For over forty years, public schools have been participating in shared time programs pursuant to which non-public school children attend public schools for instruction in one or more subjects during the regular school day. Since ninety per cent of the pupils in nonpublic elementary and secondary schools are in Roman Catholic schools, shared time-or, as it is also known, dual enrollment raises questions of an establishment of religion in contravention of the provisions of the first amendment to the Constitution. To date, no court has faced this constitutional issue and only three state courts have ruled upon the validity of shared time under state constitutions and statutes. Nevertheless, such questions are significant and are becoming increasingly so. A National Education Association survey in 1964 revealed that 280 school systems in 35 states were operating shared time programs; that the use of such programs has grown considerably in recent years is indicated by the twenty-five per cent increase in the use of shared time programs during the two years immediately preceding the survey. Furthermore, Title I of the Elementary and Secondary Education Act of 1965 specifically suggests dual enrollment programs as a means by which local educational agencies can obtain federal assistance for non-public school children.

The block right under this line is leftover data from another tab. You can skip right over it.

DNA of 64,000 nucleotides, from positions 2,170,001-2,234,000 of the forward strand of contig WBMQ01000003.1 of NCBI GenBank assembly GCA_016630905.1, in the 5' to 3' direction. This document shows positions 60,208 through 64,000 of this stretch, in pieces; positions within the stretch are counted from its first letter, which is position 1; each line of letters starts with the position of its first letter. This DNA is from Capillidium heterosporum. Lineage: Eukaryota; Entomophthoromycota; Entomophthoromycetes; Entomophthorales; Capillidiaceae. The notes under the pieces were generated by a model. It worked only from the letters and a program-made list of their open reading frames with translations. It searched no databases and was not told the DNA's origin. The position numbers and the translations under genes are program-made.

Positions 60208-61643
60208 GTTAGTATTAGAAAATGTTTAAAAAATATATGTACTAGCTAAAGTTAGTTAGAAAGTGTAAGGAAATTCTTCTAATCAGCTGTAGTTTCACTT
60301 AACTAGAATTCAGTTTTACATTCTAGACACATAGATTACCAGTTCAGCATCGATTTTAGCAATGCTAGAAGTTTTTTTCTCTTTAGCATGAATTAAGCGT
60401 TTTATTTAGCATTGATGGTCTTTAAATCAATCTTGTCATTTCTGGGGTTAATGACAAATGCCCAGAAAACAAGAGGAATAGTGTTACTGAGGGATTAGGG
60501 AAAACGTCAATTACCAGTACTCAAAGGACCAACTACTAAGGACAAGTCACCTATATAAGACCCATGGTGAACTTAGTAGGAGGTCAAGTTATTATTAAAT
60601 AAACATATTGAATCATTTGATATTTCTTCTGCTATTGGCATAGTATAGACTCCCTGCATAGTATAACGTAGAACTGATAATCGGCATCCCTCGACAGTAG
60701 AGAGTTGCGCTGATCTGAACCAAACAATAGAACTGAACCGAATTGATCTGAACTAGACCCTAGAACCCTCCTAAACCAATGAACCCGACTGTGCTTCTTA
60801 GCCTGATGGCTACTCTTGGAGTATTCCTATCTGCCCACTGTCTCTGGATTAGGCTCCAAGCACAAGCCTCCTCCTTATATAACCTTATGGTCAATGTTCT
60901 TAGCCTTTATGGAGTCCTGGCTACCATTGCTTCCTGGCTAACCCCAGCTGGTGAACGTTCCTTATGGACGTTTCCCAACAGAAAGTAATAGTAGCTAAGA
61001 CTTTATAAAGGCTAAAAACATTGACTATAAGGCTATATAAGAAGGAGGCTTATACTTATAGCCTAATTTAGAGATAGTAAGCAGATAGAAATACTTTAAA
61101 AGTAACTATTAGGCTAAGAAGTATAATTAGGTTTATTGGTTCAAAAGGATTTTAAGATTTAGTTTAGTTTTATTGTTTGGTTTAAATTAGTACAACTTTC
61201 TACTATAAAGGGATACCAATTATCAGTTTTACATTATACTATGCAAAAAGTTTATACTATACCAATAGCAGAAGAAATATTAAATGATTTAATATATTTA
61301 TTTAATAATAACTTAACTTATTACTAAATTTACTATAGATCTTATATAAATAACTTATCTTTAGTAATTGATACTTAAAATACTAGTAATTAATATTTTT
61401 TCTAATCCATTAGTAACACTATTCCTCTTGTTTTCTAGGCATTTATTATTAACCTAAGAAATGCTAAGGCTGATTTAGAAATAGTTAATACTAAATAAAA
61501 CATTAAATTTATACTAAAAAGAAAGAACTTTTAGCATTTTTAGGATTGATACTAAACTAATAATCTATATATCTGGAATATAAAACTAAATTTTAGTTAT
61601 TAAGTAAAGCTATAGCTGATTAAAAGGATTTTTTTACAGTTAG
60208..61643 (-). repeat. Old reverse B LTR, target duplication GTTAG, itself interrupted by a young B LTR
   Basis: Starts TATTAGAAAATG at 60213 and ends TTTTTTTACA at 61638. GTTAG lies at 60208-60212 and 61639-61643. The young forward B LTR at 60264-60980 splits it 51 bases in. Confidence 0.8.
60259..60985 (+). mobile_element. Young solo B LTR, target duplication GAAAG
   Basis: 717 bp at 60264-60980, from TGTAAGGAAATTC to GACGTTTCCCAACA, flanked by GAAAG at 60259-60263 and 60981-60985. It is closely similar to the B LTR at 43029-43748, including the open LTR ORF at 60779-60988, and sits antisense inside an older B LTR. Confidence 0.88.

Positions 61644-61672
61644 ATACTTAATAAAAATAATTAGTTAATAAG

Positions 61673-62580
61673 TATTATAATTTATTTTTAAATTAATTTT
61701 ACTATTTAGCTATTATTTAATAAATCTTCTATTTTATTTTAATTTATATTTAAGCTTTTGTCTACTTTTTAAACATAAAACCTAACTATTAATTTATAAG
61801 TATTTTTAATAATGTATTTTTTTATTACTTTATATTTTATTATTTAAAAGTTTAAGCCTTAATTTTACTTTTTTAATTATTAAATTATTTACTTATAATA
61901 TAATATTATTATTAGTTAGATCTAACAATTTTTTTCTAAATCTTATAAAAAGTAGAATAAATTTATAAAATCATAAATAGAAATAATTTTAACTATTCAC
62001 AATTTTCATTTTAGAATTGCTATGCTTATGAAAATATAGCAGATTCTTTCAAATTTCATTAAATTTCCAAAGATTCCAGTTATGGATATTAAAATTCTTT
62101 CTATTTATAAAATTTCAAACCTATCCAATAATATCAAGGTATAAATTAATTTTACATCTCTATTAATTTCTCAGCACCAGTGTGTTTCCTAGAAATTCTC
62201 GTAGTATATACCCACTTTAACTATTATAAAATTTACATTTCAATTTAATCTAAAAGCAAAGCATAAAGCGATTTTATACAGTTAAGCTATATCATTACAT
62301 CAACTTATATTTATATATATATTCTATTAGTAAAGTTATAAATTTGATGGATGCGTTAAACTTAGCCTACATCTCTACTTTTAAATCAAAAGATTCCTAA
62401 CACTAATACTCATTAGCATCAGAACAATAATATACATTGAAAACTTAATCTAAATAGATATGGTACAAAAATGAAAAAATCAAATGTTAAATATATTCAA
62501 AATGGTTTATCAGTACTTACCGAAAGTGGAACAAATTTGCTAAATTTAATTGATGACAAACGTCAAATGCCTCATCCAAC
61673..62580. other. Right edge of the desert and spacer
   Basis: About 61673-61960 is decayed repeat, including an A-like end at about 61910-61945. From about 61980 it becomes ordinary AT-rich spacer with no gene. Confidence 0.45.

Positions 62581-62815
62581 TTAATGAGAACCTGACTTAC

Michigan Law Review,
Constitutional Law-Church and State-Shared Time: Indirect Aid to Parochial Schools,
Mich. L. Rev.
Available at: https://repository.law.umich.edu/mlr/vol65/iss6/6